“There are those who think there’s a separatist element to it,” she said. “But it’s really about promoting African-American pride. It’s a good way to teach children their roots and get adults more involved with their community.”

The Seven Principles of Kwanzaa can apply across a broader spectrum of people, not just African-Americans, Abrams said.

“They have ideas that many of us can relate to,” she said.

According to the Web site, Karenga said Kwanzaa should be “engaged as an ancient and living cultural tradition which reflects the best of African thought and practice in its reaffirmation of the dignity of the human person in community and culture, the well-being of family and community, the integrity of the environment and our kinship with it, and the rich resource and meaning of a people’s culture.”

Still, many people admit they don’t know much about the holiday, which could be the reason they don’t get more involved with it.

“It’s not religious, but I just don’t do much with Kwanzaa. You have to do something for seven days, and I can’t deal with doing all that,” said Spec. Frank Butler of Camp Zama. “But the holiday doesn’t interfere with Christmas. You can still celebrate that, so it’s OK.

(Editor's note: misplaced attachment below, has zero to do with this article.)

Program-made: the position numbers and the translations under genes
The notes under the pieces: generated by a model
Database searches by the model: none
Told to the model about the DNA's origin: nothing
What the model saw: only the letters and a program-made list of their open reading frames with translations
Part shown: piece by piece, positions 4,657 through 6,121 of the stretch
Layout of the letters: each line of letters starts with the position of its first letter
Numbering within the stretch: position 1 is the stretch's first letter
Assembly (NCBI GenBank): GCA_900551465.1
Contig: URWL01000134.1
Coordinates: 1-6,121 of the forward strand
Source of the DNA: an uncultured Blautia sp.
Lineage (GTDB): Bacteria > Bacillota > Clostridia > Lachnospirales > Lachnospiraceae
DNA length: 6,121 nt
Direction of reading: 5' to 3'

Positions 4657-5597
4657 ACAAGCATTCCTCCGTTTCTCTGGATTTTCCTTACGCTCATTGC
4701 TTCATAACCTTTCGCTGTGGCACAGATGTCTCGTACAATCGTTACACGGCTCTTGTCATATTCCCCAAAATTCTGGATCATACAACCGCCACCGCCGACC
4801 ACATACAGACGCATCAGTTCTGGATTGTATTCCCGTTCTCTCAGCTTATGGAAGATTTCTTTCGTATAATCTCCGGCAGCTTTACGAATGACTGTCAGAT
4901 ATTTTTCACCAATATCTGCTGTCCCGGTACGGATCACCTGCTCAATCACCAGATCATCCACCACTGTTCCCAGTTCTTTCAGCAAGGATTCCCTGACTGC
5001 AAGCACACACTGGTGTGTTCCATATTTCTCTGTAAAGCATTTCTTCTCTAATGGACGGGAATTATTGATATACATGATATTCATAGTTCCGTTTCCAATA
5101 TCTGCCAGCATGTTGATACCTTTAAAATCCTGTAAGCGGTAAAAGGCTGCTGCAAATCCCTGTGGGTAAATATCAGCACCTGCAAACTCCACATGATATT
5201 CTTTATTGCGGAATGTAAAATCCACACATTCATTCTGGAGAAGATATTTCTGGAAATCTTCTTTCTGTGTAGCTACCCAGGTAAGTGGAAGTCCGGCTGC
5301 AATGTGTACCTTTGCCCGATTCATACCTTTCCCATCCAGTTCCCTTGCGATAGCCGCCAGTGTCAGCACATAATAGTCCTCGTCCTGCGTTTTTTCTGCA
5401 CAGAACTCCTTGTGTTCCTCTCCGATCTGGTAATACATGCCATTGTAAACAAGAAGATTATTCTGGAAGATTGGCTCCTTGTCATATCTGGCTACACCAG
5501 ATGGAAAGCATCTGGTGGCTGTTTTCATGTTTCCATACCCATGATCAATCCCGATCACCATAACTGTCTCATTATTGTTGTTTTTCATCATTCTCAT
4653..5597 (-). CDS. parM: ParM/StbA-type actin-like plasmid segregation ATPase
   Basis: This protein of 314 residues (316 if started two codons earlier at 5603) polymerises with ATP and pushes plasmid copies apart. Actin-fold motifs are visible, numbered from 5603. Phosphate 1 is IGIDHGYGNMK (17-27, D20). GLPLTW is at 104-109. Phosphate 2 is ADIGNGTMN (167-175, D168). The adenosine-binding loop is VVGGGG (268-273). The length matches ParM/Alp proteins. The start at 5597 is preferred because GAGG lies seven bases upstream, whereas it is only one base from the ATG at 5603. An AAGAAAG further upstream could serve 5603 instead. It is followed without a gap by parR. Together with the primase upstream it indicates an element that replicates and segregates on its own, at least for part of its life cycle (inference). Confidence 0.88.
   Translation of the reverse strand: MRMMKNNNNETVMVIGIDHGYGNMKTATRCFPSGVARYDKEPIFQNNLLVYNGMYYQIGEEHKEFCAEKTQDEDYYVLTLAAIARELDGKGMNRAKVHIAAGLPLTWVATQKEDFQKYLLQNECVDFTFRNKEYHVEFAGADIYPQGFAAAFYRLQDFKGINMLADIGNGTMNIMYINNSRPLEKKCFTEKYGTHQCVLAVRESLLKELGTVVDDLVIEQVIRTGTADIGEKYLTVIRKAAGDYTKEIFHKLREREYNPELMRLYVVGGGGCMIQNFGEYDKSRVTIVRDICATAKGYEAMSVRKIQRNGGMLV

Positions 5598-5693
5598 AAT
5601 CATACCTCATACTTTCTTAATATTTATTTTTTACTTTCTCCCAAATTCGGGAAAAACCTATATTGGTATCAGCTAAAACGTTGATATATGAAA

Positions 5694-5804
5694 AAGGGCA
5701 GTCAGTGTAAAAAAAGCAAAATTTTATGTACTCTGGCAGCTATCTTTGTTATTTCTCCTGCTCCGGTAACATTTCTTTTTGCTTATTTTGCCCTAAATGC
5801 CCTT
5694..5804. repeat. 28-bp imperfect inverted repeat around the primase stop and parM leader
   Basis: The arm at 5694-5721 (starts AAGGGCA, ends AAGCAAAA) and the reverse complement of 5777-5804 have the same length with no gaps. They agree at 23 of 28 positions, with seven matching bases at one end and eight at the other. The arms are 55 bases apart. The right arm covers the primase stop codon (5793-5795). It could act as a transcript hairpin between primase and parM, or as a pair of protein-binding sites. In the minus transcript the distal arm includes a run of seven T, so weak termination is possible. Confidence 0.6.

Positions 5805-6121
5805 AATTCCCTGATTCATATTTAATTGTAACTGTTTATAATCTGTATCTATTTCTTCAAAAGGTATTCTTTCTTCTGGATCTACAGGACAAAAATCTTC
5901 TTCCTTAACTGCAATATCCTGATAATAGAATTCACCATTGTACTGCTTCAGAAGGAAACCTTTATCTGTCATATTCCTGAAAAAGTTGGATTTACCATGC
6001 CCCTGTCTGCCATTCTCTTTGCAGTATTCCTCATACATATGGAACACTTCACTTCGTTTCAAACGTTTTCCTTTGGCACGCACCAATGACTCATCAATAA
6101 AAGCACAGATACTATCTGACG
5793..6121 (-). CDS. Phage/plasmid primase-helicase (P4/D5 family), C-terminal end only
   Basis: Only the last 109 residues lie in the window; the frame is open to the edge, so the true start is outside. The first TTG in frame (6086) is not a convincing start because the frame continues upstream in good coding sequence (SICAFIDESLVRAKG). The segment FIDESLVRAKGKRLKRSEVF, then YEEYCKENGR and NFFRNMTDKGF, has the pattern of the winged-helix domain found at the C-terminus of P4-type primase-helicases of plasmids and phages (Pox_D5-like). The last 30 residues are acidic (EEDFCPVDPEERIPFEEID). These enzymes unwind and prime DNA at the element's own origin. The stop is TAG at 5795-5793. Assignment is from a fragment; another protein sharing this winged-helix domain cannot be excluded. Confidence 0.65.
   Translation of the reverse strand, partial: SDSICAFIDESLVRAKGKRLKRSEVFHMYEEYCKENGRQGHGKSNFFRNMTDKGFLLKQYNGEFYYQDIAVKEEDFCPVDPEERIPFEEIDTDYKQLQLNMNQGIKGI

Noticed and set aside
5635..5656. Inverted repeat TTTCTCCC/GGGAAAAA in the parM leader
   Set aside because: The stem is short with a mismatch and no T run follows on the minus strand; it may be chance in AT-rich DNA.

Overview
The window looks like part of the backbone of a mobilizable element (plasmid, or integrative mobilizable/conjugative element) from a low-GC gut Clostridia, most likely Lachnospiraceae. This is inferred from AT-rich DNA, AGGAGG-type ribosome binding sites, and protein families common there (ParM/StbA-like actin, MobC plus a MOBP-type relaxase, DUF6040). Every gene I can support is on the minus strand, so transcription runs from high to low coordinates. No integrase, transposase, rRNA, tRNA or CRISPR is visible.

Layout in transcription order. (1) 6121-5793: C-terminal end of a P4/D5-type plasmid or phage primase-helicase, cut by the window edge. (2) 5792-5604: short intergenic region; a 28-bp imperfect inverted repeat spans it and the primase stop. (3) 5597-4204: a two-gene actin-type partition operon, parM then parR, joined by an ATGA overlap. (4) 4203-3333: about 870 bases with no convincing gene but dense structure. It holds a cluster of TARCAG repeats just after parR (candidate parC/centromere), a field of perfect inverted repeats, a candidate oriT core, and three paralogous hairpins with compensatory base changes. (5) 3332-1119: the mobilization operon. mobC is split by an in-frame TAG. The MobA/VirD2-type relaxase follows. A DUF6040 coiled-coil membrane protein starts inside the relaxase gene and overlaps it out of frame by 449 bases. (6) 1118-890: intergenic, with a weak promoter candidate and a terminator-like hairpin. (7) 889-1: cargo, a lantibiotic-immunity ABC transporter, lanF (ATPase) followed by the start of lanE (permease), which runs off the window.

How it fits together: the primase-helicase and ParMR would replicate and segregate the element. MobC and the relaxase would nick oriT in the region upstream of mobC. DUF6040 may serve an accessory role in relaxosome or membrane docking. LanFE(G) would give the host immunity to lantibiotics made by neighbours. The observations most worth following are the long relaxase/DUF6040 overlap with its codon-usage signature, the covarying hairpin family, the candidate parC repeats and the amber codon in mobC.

“You do something with candles, but I’m not really sure. One of my aunties does it back home. You usually get together to talk about family and friends and how you relate to them.”

“My knowledge about it is pretty limited,” said Army Master Sgt. Greg Morrison of Fort Gordon, Ga., who was visiting Camp Zama with his wife, Lole. “I know it involves seven days, and on each day, you’re supposed to go over a different principle.

“If I knew more about the holiday, I’d probably be a bit more active in it. It’s been a pretty hot topic the past four or five years.”

But some families do observe Dr. Karenga’s brainchild.

D’Juana Cephus, a resident of the Sagmiahara Housing Area near Camp Zama, said while she doesn’t have all the symbols of the holiday, such as the Kinara (candleholder) or Kikombe cha Umoja (the unity cup), “I do have a book and a tape of Kwanzaa music.”

In her home, in the shadow of a gorgeous Christmas tree adorned with traditional ornaments, she sits with her daughter, Raquel, 8, and sifts over the glossy book, explaining each of the Nguzo Saba, or Seven Principles of Kwanzaa.

“Being an educator and wanting to be exposed to what’s out there” is the reason Cephus gives for bringing Kwanzaa into her family’s life.